Dentures can be a pain. Sure, they help you speak and eat like you have regular teeth, but they also come with their problems.
The dental industry is constantly advancing, and now, there’s a better option that will give you an new set of teeth in just one day.
All On 4 implants restore your entire smile with only – you guessed it – 4 implants.
The treatment involves just one surgery, and the cost of this procedure is much lower than other alternatives, giving you an affordable way to get the smile you’ve always wanted.
Unlike dentures, All On 4 implants are securely placed deep in the jawbone, which means you’ll never have to worry about them shifting or loosening.
To give you a better idea of how this procedure works, let’s first go through what a single dental implant looks like.
A dental implant is a small titanium screw that is secured deep in your jawbone to replace the root of a missing tooth. After the implant is put in place, a crown is attached to give you a secure and functional prosthetic tooth.
The beauty of the All On 4 implants is that you don’t need a dental implant for each one of your missing teeth.
All you need to get an entire new set of teeth on the top row of your mouth is 4 implants that are strategically placed.
The implant material is made of titanium, meaning that it’s extremely durable.
The best part of the procedure is that titanium has the ability to fuse to your bone and to function as a part of it.
That means that the All On 4 implants will become a part of your jawbone, serving as prosthetic teeth that feel and look completely natural.
The implants can also help prevent future bone loss in your jaw. Your facial structure will be maintained for a longer period of time, and your oral health will be much better.
Dr. Jae Cho has expertly perfected this technology so that you can have a perfect smile in one day.
Here’s why patients who are missing most of their teeth rely on Wildflower:
After you leave with a brand new smile, everyday activities will feel different – better. The dental implants are temporary, which gives them time to heal and attach correctly to your jawbone.
Once that legwork is complete, we’ll replace those temporary teeth with permanent ones, leaving you with a smile that fits your facial structure perfectly.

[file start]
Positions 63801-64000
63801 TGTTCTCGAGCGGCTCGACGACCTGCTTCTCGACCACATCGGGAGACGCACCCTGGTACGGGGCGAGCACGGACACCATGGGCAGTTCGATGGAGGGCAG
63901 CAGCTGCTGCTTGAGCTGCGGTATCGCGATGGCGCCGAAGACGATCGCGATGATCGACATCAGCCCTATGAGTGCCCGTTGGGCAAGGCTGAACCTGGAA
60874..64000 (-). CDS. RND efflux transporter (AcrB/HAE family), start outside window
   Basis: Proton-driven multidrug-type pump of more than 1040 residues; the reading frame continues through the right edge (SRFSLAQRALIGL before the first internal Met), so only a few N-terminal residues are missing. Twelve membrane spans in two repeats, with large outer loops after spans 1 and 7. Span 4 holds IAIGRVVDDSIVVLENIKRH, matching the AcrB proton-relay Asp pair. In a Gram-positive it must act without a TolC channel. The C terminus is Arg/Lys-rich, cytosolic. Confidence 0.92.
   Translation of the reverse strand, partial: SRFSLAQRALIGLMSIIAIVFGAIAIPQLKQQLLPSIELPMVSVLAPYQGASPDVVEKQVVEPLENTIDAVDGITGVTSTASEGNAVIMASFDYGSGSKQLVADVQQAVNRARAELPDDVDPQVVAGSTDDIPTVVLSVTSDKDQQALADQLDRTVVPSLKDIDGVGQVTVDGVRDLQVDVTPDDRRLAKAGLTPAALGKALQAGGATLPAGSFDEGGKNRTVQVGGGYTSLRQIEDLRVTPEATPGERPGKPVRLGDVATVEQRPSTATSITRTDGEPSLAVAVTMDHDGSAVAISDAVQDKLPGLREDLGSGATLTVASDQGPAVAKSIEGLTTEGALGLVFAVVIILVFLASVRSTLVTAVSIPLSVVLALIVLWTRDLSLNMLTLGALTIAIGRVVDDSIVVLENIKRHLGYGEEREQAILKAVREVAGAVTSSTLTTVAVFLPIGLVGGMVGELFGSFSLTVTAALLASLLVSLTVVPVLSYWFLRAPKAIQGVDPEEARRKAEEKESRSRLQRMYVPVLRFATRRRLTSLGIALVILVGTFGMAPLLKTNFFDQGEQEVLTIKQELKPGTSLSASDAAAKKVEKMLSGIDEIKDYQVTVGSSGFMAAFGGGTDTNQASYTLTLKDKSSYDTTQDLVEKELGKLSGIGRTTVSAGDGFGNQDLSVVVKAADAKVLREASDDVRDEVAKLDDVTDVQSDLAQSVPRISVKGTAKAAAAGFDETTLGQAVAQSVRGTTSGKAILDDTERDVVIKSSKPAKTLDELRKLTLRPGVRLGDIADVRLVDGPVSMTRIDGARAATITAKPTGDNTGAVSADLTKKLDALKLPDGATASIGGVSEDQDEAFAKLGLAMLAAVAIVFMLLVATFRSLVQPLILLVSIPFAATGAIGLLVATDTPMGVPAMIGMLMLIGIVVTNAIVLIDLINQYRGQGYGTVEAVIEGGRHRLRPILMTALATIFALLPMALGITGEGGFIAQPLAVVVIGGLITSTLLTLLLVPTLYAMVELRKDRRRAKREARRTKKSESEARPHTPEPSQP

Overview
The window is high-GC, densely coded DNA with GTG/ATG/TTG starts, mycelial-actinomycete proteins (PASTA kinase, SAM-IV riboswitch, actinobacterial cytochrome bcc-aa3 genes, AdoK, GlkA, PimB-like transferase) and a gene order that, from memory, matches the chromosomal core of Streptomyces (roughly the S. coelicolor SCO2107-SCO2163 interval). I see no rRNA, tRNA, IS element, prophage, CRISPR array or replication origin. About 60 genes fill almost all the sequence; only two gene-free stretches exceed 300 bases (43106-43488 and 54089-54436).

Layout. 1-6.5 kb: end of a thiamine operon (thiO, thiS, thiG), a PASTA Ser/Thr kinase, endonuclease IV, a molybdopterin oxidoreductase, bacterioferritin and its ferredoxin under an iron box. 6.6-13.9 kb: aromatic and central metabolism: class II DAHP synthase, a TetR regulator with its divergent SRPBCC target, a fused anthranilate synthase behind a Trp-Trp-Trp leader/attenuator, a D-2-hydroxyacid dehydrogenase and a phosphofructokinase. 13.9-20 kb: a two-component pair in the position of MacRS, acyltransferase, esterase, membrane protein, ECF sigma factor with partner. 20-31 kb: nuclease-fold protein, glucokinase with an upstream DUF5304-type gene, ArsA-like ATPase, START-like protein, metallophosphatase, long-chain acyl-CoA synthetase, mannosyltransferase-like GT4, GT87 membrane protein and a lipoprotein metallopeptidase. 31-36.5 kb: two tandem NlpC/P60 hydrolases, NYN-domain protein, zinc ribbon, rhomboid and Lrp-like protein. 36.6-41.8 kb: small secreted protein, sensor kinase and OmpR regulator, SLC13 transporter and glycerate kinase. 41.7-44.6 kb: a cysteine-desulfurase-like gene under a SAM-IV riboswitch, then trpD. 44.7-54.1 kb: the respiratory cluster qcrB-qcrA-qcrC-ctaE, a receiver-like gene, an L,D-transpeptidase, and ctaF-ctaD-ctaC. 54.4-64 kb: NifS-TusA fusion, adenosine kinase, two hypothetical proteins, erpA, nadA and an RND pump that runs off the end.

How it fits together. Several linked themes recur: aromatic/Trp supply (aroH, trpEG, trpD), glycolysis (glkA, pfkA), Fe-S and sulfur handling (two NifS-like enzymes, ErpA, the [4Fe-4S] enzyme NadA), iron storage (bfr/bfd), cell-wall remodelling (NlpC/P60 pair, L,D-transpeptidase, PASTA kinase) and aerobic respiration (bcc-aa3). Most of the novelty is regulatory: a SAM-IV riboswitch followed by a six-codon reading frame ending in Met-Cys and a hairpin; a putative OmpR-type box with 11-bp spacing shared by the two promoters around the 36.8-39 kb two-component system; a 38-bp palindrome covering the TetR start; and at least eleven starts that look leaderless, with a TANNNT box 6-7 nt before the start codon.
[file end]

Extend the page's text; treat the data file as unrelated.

If you’re not sure whether the All On 4 implants are right for you, consider these questions:
If you answered yes to 1 or more of these questions, we’d like to invite you to a free consultation.
We’ll scan your jawbone to help you determine if this procedure is the answer to your perfect smile dilemma.
Give us a call to find out how you can save $500 off the All On 4 procedure.
Cleft lip and cleft palate are two common but markedly different birth defects that affect about one in every 700 newborns. These developmental deformities occur in the first trimester of a woman’s pregnancy; cleft lip in week seven, and cleft palate in week nine. Cleft lip and cleft palate occur simultaneously in about half of all cases, and separately in approximately a quarter of all cases.
A cleft lip is essentially a separation of the two sides of the lip. In many cases, this separation will include the bone and gum of the upper jaw. A cleft palate occurs when the sides of the palate fail to “fuse” as the fetus is developing, which results in an opening in the roof of the mouth.
The cleft deformities are categorized according to their location in the mouth and the size of the defect.
Unilateral Incomplete: A cleft on only one side of the mouth that does not extend as far as the nostril.
Unilateral Complete: A cleft on only one side of the mouth that extends into the corresponding nostril.
Bilateral Complete: Larger clefts affecting both sides of the mouth which each extend as far as the nostril.
Microform Cleft: A mild case of cleft lip which may simply form a bump on the lip, or a small scar line extending toward the nostril.
Cleft lip and cleft palate are highly treatable deformities, though it may take a whole team of different specialists to fully treat the condition. The prognosis for sufferers who receive corrective treatment is excellent; medically, physically, dentally, and emotionally. There are however, a series of risks for those who do not receive corrective treatment:
Initially, surgeons will work to close the cleft openings in the first six months of the child’s life. Unfortunately, this does not cure the dental problems that occur as a result of cleft lip and cleft palate defects. The dentist will perform a thorough examination of the teeth surrounding the deformity. Panoramic x-rays will generally be taken to allow the dentist to determine the best course of treatment.
The dentist may implant teeth to fill resulting gaps, and/or place braces on the teeth in order to correctly align the upper arch. These treatments will restore functionality to the jaw and improve the aesthetic appearance of the smile. Dental restoration work can generally be performed under local anesthetic and will not require an overnight stay.
If your child was born with any cleft deformity, we strongly encourage you to contact our office to schedule a consultation.